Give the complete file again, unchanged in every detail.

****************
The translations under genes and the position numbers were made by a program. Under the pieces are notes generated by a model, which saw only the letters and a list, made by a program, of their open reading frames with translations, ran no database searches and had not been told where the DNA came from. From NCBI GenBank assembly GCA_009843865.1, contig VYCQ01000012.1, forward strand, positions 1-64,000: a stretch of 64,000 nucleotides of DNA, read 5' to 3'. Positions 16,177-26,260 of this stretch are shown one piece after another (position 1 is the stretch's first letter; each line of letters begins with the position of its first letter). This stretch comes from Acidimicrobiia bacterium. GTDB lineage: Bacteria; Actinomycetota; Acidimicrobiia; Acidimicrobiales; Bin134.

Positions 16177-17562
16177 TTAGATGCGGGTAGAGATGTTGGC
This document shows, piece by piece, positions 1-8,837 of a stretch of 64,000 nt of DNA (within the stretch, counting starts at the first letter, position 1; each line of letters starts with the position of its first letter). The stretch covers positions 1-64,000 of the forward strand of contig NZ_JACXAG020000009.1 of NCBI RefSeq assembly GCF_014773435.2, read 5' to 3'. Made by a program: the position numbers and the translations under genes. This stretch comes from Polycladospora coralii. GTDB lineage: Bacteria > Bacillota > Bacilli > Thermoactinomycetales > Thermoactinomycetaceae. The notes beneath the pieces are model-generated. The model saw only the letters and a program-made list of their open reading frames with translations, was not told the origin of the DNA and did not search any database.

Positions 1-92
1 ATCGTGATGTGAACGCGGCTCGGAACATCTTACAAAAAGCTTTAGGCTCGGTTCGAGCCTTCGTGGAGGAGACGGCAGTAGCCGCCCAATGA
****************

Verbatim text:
The translations under genes and the position numbers were made by a program. Under the pieces are notes generated by a model, which saw only the letters and a list, made by a program, of their open reading frames with translations, ran no database searches and had not been told where the DNA came from. From NCBI GenBank assembly GCA_009843865.1, contig VYCQ01000012.1, forward strand, positions 1-64,000: a stretch of 64,000 nucleotides of DNA, read 5' to 3'. Positions 16,177-26,260 of this stretch are shown one piece after another (position 1 is the stretch's first letter; each line of letters begins with the position of its first letter). This stretch comes from Acidimicrobiia bacterium. GTDB lineage: Bacteria; Actinomycetota; Acidimicrobiia; Acidimicrobiales; Bin134.

Positions 16177-17562
16177 TTAGATGCGGGTAGAGATGTTGGC
This document shows, piece by piece, positions 1-8,837 of a stretch of 64,000 nt of DNA (within the stretch, counting starts at the first letter, position 1; each line of letters starts with the position of its first letter). The stretch covers positions 1-64,000 of the forward strand of contig NZ_JACXAG020000009.1 of NCBI RefSeq assembly GCF_014773435.2, read 5' to 3'. Made by a program: the position numbers and the translations under genes. This stretch comes from Polycladospora coralii. GTDB lineage: Bacteria > Bacillota > Bacilli > Thermoactinomycetales > Thermoactinomycetaceae. The notes beneath the pieces are model-generated. The model saw only the letters and a program-made list of their open reading frames with translations, was not told the origin of the DNA and did not search any database.

Positions 1-92
1 ATCGTGATGTGAACGCGGCTCGGAACATCTTACAAAAAGCTTTAGGCTCGGTTCGAGCCTTCGTGGAGGAGACGGCAGTAGCCGCCCAATGA